Chapter 4 - Study Guide - POLS 101I-American National...

Info icon This preview shows pages 1–2. Sign up to view the full content.

View Full Document Right Arrow Icon
POLS 101I-American National Government Hagan Chapter Four Civil Liberties: Protecting Individual Rights Learning Objectives Having read the chapter, the students should be able to do each of the following: 3536. Explain why issues of constitutional individual rights or civil liberties have become more complex in contemporary times. 3537. Trace the evolution of the Supreme Court’s interpretation of the right of free expression through both the early and modern periods. Important concepts such as the preferred position doctrine, prior restraint, libel, and slander should also be understood. Discuss the extension of its guarantees to state governments through the Fourteenth Amendment. 3538. Distinguish between procedural and substantive due process. Outline the historical development of the federal judiciary’s application of due process protections. 3539. Review key Supreme Court decisions relating to the right of privacy. 3540. Discuss the significance of the establishment and free exercise clauses in relation to freedom of religion. 3541. Explain how the rights of the accused have been protected through Supreme Court rulings. 3542. Summarize the role of the courts in a free society. Focus and Main Points The author focuses on civil liberties issues in this chapter. He examines a range of specific individual rights and their evolution over time. These rights include freedom of speech, religion, and privacy. However, these rights are constantly being balanced against competing individual rights and society’s collective interests, making these increasingly complex and important in contemporary American politics. The main points of this chapter are as follows: Freedom of expression is the most basic of democratic rights. Like all rights, however, it is limited. Free expression recently has been strongly supported by the Supreme Court. Due process of law refers to legal protections (primarily procedural safeguards) that are designed to ensure that individual rights are respected by government. During the last half century in particular, the civil liberties of individual Americans have been substantially broadened in law and given greater judicial protection from action by all levels of government. Of special significance has been the Supreme Court’s use of the Fourteenth Amendment to protect individual rights from action by state and local governments. Individual rights are constantly being weighed against the demands of majorities and the collective needs of society. All political institutions are involved in this process, as is public opinion. It is the judiciary that plays the central role in it and is the institution that is most partial to the protection of civil liberties. Chapter Summary In their search for personal liberty, Americans added the Bill of Rights to the Constitution shortly after its ratification. These amendments guarantee certain political, procedural, and property rights against infringement by the national government. Freedom of expression is the most basic of democratic rights. People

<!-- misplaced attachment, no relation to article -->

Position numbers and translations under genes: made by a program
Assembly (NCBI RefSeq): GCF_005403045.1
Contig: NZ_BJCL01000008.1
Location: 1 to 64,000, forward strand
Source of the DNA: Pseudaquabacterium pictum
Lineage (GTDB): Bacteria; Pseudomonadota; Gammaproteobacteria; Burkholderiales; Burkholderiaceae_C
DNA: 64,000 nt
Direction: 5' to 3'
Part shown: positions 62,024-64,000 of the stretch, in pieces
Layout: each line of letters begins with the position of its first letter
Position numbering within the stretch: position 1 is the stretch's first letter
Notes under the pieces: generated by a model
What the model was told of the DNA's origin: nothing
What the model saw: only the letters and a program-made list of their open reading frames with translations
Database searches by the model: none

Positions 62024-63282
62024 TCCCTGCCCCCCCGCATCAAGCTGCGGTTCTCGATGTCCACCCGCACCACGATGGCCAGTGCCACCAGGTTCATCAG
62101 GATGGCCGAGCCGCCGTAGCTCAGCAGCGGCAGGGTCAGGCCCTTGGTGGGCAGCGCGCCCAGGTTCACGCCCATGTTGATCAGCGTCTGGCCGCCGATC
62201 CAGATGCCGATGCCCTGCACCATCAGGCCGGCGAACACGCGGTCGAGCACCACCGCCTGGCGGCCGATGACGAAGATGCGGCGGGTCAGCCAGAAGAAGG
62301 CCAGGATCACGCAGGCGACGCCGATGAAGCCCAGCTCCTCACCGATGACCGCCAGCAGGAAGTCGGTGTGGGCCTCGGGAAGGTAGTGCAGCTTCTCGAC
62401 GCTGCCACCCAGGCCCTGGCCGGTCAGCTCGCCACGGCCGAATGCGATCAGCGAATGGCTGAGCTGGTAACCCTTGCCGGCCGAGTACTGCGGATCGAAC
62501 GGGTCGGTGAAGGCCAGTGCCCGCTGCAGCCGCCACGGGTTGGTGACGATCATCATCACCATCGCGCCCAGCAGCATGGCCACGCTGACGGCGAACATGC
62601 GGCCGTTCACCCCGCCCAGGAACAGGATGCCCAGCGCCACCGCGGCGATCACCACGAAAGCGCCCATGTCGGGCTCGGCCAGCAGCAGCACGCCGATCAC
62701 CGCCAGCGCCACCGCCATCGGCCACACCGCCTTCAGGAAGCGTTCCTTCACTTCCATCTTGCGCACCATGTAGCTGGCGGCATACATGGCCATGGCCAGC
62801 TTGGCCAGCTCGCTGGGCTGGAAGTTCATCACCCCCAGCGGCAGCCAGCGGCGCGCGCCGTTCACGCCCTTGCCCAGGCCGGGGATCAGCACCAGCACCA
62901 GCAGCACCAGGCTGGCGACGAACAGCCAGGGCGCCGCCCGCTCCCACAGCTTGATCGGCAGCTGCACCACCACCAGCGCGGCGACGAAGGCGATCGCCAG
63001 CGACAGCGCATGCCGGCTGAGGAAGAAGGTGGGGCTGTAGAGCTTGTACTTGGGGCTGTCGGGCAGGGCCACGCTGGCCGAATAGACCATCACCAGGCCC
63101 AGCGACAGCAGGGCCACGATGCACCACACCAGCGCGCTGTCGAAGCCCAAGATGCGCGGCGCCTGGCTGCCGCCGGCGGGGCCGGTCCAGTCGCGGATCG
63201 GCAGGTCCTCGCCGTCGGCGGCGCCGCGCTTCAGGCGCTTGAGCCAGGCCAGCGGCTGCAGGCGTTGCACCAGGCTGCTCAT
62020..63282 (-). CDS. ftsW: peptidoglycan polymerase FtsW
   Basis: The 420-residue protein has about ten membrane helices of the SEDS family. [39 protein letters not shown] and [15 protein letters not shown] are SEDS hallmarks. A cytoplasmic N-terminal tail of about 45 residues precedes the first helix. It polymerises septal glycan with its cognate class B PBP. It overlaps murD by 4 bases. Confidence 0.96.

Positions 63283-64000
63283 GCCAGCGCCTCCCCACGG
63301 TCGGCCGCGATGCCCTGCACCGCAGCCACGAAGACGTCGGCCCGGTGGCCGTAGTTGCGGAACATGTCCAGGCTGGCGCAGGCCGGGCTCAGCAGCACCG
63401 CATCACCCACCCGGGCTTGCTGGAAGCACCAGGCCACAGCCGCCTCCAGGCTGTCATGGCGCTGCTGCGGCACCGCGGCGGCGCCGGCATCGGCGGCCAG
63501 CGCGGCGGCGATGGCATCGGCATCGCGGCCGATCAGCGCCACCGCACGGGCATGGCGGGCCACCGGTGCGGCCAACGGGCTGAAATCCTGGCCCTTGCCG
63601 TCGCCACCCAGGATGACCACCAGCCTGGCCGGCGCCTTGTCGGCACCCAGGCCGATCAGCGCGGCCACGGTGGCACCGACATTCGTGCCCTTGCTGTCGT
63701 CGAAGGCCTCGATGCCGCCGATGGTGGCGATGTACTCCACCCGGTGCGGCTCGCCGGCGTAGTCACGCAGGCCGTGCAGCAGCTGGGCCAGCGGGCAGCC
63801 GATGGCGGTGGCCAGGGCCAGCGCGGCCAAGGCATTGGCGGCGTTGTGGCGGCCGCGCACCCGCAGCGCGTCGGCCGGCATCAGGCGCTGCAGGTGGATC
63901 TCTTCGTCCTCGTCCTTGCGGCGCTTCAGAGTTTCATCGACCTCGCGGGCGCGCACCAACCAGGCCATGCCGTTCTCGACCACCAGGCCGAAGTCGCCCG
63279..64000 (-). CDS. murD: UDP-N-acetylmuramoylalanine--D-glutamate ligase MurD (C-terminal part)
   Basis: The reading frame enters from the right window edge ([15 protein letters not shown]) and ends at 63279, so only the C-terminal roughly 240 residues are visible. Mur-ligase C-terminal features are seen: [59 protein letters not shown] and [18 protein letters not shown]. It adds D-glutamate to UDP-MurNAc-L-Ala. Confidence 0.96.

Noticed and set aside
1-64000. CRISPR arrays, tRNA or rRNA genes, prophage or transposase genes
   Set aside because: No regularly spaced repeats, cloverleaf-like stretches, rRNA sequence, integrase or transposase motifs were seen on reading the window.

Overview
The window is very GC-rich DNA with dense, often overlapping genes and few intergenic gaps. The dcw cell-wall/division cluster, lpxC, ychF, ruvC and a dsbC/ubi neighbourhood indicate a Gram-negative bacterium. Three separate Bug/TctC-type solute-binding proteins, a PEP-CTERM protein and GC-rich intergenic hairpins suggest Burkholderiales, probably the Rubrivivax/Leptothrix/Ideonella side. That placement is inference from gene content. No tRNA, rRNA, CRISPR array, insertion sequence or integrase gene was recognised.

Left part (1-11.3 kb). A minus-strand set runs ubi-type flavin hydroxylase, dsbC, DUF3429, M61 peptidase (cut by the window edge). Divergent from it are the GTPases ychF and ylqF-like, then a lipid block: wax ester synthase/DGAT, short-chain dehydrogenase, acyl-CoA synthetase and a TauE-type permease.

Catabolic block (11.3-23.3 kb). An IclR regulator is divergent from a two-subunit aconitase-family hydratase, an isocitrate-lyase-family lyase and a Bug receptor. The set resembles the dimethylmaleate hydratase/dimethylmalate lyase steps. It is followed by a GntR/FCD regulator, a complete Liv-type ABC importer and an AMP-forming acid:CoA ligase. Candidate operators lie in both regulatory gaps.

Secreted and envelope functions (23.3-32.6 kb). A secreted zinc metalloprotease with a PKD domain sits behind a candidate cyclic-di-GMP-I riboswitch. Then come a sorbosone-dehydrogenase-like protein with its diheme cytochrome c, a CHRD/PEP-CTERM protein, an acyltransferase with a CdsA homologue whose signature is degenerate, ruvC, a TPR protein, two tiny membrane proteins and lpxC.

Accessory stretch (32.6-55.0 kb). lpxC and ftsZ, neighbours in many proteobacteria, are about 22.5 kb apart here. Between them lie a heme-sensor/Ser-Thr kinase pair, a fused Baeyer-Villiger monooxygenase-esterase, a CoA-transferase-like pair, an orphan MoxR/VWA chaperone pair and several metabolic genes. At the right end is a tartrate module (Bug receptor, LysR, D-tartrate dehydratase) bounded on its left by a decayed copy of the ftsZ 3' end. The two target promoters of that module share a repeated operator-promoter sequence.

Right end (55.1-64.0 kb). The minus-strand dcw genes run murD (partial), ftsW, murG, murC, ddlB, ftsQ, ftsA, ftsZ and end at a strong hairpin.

Image of page 1

Info iconThis preview has intentionally blurred sections. Sign up to view the full version.

View Full Document Right Arrow Icon
Image of page 2
This is the end of the preview. Sign up to access the rest of the document.

{[ snackBarMessage ]}

What students are saying

  • Left Quote Icon

    As a current student on this bumpy collegiate pathway, I stumbled upon Course Hero, where I can find study resources for nearly all my courses, get online help from tutors 24/7, and even share my old projects, papers, and lecture notes with other students.

    Student Picture

    Kiran Temple University Fox School of Business ‘17, Course Hero Intern

  • Left Quote Icon

    I cannot even describe how much Course Hero helped me this summer. It’s truly become something I can always rely on and help me. In the end, I was not only able to survive summer classes, but I was able to thrive thanks to Course Hero.

    Student Picture

    Dana University of Pennsylvania ‘17, Course Hero Intern

  • Left Quote Icon

    The ability to access any university’s resources through Course Hero proved invaluable in my case. I was behind on Tulane coursework and actually used UCLA’s materials to help me move forward and get everything together on time.

    Student Picture

    Jill Tulane University ‘16, Course Hero Intern